Maud’s story opens in 1906 when she is six years old. Her beloved mother has gone into labour, a regular event that often leads to a baby born dead. Maud has just the one sibling, Richard, who she regards with contempt. Her handsome father is a pious man whom she fears but longs to impress. Maud’s childish beliefs are coloured by the church’s teachings and the tales told of the fen by household servants. As God has not listened to her pleas for help, she prays to the fen that her mother may survive.

St Guthlaf’s church contains gorgoyles, sculptures and carvings that date back to medieval times. These include animals, mythical creatures and devils intended to warn sinners to repent. Much of the church’s vivid artwork would have been painted over by the Puritans. When Edward donates a sizeable sum of money to enable improvements to the building he unwittingly unleashes forces in the form of an historic mural known as a Doom.

Maud is starved of affection and pours out her love on an injured magpie that she sets free but continues to feed. The only animals her father will tolerate are the horses required to pull his carriage. Rebelling against the strictures enforced by Edward’s many rules, Maud takes to wandering the fen, something he forbids. There is suggestion of an event from his childhood that led to him hating and fearing the place.

As the years pass Maud must cope with grief and the impossible love she feels for a young gardener in her father’s employ. Being female she is regarded as lacking sense, despite her obvious intelligence. Her father allows her to help him with menial tasks in his work but assumes she is incapable of comprehension. Maud secretly reads the journals he keeps and is appalled to discover his true nature, and where this leads.

Journal entries are included verbatim throughout the text. The window this offers into the attitudes of an Edwardian gentleman are disturbing. When Edward becomes obsessed and potentially dangerous, Maud finds she has nowhere to turn – her concerns repeatedly dismissed as hysteria. Her father is affected by the doom and the fen, by his guilt and knowledge of church history. Maud soon realises how precarious her situation is.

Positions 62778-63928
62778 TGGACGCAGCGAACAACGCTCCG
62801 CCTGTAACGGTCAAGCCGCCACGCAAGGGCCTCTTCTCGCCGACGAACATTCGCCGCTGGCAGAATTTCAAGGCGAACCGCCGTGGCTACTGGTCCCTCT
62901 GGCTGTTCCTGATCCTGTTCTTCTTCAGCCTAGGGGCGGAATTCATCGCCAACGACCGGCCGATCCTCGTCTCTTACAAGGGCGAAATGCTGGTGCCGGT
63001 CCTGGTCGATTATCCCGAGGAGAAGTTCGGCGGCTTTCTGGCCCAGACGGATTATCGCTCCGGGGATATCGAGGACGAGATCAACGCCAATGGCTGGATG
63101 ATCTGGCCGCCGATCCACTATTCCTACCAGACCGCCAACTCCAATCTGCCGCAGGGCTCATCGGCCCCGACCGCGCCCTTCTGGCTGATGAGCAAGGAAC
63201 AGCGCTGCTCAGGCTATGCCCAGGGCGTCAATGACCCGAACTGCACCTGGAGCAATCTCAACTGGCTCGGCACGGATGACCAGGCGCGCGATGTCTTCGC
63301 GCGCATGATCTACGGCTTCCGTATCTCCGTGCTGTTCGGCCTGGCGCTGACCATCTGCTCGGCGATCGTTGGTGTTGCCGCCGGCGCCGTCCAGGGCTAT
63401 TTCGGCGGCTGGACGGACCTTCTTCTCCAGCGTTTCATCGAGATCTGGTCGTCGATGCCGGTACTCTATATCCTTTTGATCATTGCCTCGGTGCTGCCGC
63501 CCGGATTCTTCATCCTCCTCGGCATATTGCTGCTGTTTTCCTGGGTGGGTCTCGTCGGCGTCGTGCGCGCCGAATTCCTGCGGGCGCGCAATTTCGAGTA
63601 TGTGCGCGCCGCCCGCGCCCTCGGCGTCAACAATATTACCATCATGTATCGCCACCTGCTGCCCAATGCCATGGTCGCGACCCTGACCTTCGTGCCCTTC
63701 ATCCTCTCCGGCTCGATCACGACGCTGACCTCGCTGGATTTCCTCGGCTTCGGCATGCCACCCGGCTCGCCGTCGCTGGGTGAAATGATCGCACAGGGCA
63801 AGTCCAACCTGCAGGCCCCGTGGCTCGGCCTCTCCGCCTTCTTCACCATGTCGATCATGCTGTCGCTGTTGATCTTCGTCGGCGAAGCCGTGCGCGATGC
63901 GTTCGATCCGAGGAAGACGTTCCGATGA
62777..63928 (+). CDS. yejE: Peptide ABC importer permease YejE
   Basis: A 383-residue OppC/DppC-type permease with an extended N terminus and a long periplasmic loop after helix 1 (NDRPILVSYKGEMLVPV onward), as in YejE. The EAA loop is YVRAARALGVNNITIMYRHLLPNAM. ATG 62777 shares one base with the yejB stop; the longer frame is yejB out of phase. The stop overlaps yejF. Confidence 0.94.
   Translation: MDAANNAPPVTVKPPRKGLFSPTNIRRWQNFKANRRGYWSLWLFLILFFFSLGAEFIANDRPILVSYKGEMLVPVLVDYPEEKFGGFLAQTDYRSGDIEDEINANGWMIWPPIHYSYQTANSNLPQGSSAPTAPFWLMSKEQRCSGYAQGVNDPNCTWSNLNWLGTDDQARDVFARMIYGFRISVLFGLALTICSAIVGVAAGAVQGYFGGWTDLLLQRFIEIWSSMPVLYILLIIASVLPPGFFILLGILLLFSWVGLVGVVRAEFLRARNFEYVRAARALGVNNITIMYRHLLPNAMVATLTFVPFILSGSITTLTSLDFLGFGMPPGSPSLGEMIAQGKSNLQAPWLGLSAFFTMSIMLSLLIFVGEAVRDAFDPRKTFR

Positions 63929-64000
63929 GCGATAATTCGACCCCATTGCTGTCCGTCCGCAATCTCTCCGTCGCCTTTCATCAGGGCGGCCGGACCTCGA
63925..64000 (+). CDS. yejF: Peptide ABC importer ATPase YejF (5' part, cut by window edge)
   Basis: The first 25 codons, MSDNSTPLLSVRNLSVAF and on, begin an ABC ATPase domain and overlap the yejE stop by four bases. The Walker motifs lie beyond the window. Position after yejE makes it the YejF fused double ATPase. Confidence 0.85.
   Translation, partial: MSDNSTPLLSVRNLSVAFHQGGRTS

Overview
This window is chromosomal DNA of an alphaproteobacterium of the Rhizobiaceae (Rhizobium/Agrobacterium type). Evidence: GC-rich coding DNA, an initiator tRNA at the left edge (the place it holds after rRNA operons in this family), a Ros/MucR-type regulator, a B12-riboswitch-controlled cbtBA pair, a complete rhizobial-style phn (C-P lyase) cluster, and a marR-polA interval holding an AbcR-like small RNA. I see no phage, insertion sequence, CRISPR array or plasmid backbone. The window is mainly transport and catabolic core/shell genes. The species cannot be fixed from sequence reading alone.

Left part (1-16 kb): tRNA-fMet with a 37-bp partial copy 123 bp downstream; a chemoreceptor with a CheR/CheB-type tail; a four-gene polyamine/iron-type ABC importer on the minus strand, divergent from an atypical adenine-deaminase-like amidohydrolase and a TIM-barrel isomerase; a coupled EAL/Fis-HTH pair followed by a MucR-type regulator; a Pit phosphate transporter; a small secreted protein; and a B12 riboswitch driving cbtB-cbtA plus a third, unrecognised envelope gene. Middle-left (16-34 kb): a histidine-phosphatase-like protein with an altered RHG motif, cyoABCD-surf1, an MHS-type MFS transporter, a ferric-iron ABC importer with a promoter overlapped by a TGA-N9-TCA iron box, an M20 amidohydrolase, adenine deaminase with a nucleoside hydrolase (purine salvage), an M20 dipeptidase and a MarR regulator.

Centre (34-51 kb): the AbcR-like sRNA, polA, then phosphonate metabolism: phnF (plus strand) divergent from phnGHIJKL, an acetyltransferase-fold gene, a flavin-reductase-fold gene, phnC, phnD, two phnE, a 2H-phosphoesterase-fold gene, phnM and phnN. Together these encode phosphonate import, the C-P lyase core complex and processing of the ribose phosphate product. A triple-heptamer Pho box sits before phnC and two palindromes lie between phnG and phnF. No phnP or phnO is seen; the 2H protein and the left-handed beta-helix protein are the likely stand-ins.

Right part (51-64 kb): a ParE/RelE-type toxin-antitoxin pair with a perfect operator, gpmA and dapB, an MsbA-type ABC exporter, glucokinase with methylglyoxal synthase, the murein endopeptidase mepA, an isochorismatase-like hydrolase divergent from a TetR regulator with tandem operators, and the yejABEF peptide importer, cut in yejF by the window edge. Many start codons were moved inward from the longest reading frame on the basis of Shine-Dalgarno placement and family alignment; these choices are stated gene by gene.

The author taps into the shadows and cracks that generate fear in the dark even rational minds struggle to dismiss. As the story progresses these elements build providing an undercurrent of unease. It is not so much what is true that matters as what is believed and feared.

The effects of class and gender divides offer a stark background for a beguiling tale of arrogance and misdirected fervour. At its heart though is a story of a house and a fen, each emanating secrets and rich histories that colour the lives of inhabitants across generations. Whilst not quite as tightly woven and therefore on par with the author’s previous work – the spellbinding Dark Matter this was a compelling and creepy tale that I enjoyed reading.

Wakenhyrst is published by Head of Zeus.

My copy of this book was borrowed from my local library.

Book Review: The Dead Duke, His Secret Wife and the Missing Corpse


The Dead Duke, His Secret Wife and the Missing Corpse, by Piu Marie Eatwell, is a meticulously researched account of a true story. At the turn of the nineteenth century a legal case, ‘Druce v Portland’, evolved into the stuff of dreams for the newly emerging tabloid press. The public couldn’t get enough of the family secrets and duplicitous lives being exposed. With a duchy that included a Nottingham estate and large swathes of land in London at stake this battle for a title and the wealth that it bestowed raged for over a decade.